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Steps to Curb Ageism in the Job Hunt Process

Steps to Curb Ageism in the Job Hunt Process

Job seekers begin to worry about age discrimination as early as their mid-forties. Serious concerns begin around 55. And the truth is, age discrimination, or ageism, is out there.

There are a lot of reasons, not related to skills, that people don’t get hired. They may be considered too young or, in some cases, the wrong gender.

They may not get the job because, subconsciously, they remind the interviewer of a former boss they despised.

Conscious and unconscious biases exist.

While you can’t control them, you don’t have to feed into them either.

If you’re concerned about age discrimination, do what you can to not look old and outdated during your job search.

Modern e-mail.

Ditch the AOL email address. While AOL was cutting edge 20+ years ago today it makes you look dated. That goes for Yahoo and Hotmail too. Switch to something more current like

Choose an email address that’s professional like your name or a version of your name for your job search. Addresses like talktome@ or fastdriver@ won’t impress employers.

Whatever you do, don’t use your company email as many employers monitor staff emails today.

[Related: Blatant Ageism in Tech: Why You Should Hire Employees over 50]

Background photo.

When LinkedIn changed its user interface a few years ago they added space at the top for a background photo. The default is a barely designed medium blue box.

A lot of smart people don’t bother to upload a photo. Many don’t even think about it. This is a big mistake for two reasons.

It makes you look generic, which you’re not. Even worse, it makes you look outdated and may make employers wonder it that’s the only place you’re outdated.

Strong profile.

Many people misuse LinkedIn, particularly the Summary section. Some write it in the 3rd person, much as they would a bio for their business or company site. Other people use the Summary, and often the Professional Experience section, as an advertisement for their employer.

When recruiters or employers visit your LinkedIn profile, they want to know about you. So give them some insight into why you do what you do. What gets you excited or makes you proud? Why did you choose your career in the first place?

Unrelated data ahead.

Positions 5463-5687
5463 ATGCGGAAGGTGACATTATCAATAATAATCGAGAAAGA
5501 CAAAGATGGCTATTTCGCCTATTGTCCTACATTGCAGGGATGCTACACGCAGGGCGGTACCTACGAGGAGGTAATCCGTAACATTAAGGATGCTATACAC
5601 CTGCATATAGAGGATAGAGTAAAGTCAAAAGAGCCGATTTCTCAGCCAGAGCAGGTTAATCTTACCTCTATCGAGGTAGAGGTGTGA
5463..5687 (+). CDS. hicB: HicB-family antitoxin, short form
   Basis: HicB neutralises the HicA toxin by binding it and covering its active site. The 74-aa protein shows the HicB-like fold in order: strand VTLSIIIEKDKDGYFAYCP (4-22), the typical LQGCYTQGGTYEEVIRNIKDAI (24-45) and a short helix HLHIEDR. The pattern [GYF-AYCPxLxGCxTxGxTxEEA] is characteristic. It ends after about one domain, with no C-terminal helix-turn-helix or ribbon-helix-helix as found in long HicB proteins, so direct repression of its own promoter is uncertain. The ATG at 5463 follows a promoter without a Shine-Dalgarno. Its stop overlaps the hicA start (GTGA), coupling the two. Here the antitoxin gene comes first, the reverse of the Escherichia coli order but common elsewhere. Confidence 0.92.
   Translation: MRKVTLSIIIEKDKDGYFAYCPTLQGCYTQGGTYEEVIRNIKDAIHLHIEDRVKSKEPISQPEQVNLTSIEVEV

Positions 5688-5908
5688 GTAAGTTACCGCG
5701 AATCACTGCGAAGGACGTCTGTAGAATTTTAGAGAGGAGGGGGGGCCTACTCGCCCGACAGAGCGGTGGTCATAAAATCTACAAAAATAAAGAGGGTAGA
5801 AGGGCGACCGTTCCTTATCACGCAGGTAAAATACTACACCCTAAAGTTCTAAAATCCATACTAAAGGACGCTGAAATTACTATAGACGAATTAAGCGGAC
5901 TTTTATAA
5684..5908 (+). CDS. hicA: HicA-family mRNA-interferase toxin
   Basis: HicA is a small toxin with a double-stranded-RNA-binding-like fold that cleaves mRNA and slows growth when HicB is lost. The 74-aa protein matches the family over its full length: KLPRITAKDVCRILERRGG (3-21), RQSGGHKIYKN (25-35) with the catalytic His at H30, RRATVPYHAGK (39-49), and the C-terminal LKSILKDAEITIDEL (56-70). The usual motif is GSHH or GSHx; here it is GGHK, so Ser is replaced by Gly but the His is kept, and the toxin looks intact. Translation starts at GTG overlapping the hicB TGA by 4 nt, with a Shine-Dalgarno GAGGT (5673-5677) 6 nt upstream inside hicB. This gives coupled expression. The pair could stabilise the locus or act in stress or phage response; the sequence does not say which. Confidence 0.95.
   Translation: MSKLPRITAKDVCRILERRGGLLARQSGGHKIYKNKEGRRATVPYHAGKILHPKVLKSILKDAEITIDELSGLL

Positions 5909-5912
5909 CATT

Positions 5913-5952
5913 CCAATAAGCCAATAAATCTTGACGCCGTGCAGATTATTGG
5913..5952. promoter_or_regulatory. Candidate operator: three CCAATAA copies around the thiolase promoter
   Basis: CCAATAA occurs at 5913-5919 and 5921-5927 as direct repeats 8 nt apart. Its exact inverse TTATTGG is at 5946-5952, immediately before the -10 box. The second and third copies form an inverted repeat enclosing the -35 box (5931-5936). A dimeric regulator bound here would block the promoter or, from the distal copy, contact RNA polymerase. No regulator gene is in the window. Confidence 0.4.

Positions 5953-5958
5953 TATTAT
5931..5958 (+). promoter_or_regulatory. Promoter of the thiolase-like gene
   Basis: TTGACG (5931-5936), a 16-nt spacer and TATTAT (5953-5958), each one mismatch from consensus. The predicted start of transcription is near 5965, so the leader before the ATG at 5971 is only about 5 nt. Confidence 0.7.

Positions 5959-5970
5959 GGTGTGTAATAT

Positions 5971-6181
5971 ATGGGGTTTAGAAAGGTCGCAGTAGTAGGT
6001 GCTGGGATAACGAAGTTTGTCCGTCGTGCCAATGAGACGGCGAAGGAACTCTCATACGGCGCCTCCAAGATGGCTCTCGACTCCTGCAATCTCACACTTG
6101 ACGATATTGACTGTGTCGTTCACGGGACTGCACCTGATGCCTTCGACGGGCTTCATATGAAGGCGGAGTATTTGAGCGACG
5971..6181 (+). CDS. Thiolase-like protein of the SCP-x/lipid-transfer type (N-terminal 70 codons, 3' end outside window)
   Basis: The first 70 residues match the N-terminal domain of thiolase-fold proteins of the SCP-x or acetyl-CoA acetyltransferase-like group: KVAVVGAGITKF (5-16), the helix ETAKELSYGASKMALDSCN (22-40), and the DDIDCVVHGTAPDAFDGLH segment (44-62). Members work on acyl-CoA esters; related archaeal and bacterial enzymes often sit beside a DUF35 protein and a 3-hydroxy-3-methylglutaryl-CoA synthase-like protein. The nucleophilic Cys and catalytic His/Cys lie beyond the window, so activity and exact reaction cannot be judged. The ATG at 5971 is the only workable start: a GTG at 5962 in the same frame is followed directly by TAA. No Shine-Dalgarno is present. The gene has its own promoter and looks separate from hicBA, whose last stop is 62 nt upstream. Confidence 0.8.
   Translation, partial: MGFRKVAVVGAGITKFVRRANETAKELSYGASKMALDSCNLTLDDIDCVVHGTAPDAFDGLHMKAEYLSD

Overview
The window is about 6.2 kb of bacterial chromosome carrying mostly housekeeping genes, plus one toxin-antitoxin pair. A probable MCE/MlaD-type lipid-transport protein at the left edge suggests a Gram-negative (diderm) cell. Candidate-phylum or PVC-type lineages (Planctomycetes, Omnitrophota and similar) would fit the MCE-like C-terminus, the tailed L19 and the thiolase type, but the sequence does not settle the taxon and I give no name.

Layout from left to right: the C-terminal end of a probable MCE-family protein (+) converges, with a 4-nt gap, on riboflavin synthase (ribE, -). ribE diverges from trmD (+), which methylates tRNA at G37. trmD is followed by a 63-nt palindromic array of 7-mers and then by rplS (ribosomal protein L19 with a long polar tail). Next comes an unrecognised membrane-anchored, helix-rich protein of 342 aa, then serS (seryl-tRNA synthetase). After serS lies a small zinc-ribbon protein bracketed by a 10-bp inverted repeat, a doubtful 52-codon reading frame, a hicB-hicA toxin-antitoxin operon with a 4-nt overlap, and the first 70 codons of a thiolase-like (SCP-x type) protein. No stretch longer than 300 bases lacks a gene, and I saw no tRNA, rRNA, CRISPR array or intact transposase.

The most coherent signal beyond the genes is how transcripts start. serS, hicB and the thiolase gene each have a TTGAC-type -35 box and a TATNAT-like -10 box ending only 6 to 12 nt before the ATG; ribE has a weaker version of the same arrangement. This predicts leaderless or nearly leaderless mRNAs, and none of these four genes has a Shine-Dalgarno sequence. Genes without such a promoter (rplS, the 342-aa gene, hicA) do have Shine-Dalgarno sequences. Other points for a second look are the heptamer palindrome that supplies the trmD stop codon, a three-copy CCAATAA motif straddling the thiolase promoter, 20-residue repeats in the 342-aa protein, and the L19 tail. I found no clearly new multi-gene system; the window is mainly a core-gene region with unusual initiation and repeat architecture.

[Related: Career Curb Appeal is a Thing -- Do You Have It?]

Modern appearance.

Being over 50 doesn’t mean you’ll never find a job. But, just as your resume should have a modern look, so should you.

This doesn’t mean you have to try to look younger. But a suit, hairstyle, or eyewear that’s a decade old might not help your chances.

Rethink your overall appearance. Are you wearing the same interview suit you wore the last time you were out of work? Now might be the time to get something new.

Avoid certain phrases.

Once you’re looking fresh and vibrant avoid phrases that date you. Nothing screams “I’m old” more than an AOL email is saying “back in the day.”

Mentioning that the IT gal reminds you of your daughter or, worse, your granddaughter or your son showed you how to set up your LinkedIn profile will age you as well.

Don’t anticipate age discrimination when you’re looking for a new job. People in their 60’s find jobs in “young” industries.

As a recruiter, one of the candidates I worked with was a woman in her 60’s. I never asked her age, she mentioned it to me in conversation. While I didn’t place her, she was one of the top candidates. And she did find an advertising job through someone else.

She had a vivacious, engaging personality. I didn’t meet her face-to-face, but her LinkedIn photo showed a vibrant, current looking woman with a friendly smile.

Being of a certain age didn’t stop her. It doesn’t have to stop you either.

[Related: Reflecting On Ellevate's "Employment After 50" Poll]


Annette Richmond is a 5X Certified Executive Resume Writer, LinkedIn Profile Writer, former recruiter, former journalist, and owner of career intelligence Resume Writing and Career Services. She is one of fewer than 50 resume writers worldwide to hold the Certified Master Resume Writer designation. Annette has been featured on Monster, Forbes, Chicago Tribune, Huffington Post, Thrive Global, Medium, and Business Insider. Her work appears in Resumes For Dummies.

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